Introduction: Circuit Scribe Drawing Robot

Is the process of drawing circuits with conductive ink pens too closely related to manual labor for you?

Or do you just want to see a cool thing happen?

This may be the solution for you. At one of our hackerspace's February Build Nights w/ Circuit Scribe, we decided to load up an SVG version of a Circuit Scribe sketch to Pablo, our Polargraph Drawing Robot.

After a little bit of sizing, we got this to work.

If you already have a polargraph drawing bot, keep reading.

This project was created at one of our February Build Nights at Knox Makers. You can read a follow up summary of our events here.

If you would like to build you own, Pablo is our version of Euphy's awesome Instructable:

Polargraph Drawing Machine, by Euphy

More resources

Open source SVG image editing:
Inkscape

SVG-edit

Circuit Scribe:
Circuit Scribe home page

Circuit Scribe sketches at 123D Circuits

Our 123D Circuits sketch, for Circuit Scribe:

Masked Hero Blinkeneyes

EDIT: Thanks to editors for checking us out! This project has been Featured in Technology >> Robots!!

Step 1: Materials and Tools Needed

This project is fairly cut and dry. You do not need a whole lot once you already have a polargraph drawing machine. That being said, you will need:

Step 2: Create a Sketch on 123D Circuits

This is a fairly simple step.

First, create an account if you do not already have one at 123D Circuits.

Then, navigate to the "Circuit Scribe" link at the top of the page.

This will take you to an area where you can browse existing Circuit Scribe "sketches" or create your own.

When you think of sketches for this purpose, don't think of something like an Arduino IDE program. What they mean here is more a sketch as in a hand drawn doodle.

You can "sketch" out the traces that will later be drawn by conductive ink pen, you can plan for components to drop onto your artwork, you can watch a live preview of how the components should act on your project, and you can do things like embed your project:

We started with something fairly simple. We created what looks like a masked hero with blinking eyes, named Masked Hero Blinkeneyes.

Try making your own sketch. When you are ready, move on to the next step.

Step 3: Nab a Screenshot

There are some great options at 123D Circuits for Circuit Scribe that allow you to do things like print off your creation. Once you have a sketch of a Circuit Scribe project you want to make, you can create a Bill of Materials (BoM) and a printed version that makes it easy to go back and trace over the important paths and nodes with a conductive ink pen.

However, we are not going to be doing that. We are going to get a screenshot to manipulate.

  1. First, make sure you are inside your project's sketch in edit mode.
  2. Next, click "View" towards the top.
  3. Make sure that you turn "Modules" off.
  4. To verify you have the right view, we want to see the paths of the conductive ink and the circles the components ("modules") should sit on, but we do not want to see the components right now.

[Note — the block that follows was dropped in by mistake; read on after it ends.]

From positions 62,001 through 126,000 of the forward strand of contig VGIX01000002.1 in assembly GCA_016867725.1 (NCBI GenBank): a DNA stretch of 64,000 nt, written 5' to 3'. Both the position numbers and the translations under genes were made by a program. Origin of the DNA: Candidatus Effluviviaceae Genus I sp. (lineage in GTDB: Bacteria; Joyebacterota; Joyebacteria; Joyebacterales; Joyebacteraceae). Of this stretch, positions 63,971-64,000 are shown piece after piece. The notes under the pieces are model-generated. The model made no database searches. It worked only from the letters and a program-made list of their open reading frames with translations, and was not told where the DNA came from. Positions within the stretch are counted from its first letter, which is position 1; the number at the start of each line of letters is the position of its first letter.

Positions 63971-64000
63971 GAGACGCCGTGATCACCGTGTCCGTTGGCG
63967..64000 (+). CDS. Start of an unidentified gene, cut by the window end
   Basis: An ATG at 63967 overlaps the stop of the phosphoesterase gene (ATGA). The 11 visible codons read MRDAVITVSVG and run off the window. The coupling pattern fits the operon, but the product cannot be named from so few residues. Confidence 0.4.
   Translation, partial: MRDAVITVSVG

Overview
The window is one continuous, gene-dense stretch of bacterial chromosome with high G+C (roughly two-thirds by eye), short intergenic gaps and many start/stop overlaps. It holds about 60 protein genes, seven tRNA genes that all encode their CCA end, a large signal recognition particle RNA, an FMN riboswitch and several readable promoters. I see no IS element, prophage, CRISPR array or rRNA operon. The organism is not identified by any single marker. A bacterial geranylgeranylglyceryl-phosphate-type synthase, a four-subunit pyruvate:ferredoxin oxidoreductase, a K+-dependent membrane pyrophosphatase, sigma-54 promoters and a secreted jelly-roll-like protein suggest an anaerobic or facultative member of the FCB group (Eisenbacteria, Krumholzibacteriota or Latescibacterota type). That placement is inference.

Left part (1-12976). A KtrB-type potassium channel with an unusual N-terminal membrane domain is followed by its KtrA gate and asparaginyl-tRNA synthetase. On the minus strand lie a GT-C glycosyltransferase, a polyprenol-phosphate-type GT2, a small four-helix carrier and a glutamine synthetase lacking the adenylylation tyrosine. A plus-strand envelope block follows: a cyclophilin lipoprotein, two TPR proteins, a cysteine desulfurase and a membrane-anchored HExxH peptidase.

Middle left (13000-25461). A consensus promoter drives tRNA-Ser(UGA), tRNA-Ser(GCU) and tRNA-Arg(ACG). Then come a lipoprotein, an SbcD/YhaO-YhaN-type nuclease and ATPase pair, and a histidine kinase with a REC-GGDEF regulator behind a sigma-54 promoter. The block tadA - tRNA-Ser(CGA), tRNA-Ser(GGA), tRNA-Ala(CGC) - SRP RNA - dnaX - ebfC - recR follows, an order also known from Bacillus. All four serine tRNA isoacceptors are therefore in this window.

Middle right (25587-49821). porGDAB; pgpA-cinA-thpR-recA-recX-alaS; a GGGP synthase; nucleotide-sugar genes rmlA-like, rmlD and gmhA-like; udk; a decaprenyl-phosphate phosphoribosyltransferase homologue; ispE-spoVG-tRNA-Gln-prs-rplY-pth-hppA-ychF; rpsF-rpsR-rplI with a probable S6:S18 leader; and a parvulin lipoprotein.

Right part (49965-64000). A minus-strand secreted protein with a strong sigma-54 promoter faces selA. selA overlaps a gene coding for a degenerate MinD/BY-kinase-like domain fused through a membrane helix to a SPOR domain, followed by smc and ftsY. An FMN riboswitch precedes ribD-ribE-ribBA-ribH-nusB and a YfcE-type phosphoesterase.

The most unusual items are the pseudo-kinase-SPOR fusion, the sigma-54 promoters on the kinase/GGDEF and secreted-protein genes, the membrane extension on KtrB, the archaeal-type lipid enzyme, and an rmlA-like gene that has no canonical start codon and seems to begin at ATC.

5. Get a screenshot!

Once you have a screenshot saved, you are ready for the next step.

Step 4: Edit and Save As SVG

We used Inkscape here.

There isn't much to edit, but keep this stuff in mind:

  • Change the orientation to how you want it to appear on your polargraph drawing machine.
  • The best method here is to create a new layer and only trace over paths and circles and then erase the original image before saving as SVG.
  • If you want, you can also draw artistic components as a separate file with a regular pen to save expensive conductive ink. Just make sure no lines short out any of your paths, or the components will not work as intended.
  • Make sure you redraw multiple times over each path to be drawn out, and..
  • Make sure you redraw each module node (the circles) multiple times.

Those last two steps are pretty important. You want your polargraph drawing machine to make multiple passes for each module node circle and path so that the conductive ink will be heavy enough and makes a solid connection.

Our poor little Pablo skips just a little bit, so one single line is not reliable enough.

Almost done! On to the next step!

Step 5: Send to a Polargraph Drawing Bot!

After you save your new image as an SVG, load that sucker up into your drawing machine, equip your drawing machine with a conductive ink pen, and BOOM!

Robots drawing robots.

If you are having trouble figuring out how to send vector SVG files to your polargraph drawing machine, consult the instructions and accompanying resources for your build. Euphy has documented a lot on this process in his tutorial linked at the beginning of this tutorial.

Once your robot draws a robot, place a metal backing behind the image and place your components on the front side of the image.

Test it out and see if it works! Ours did!

As a side note, you may want to adjust the size of your drawing. Since we are using Euphy's design, we can do this in the custom Processing program used to control our dear Pablo. It took us a test draw before we got the sizing right.

You might want to test with a regular pen before wasting conductive ink.

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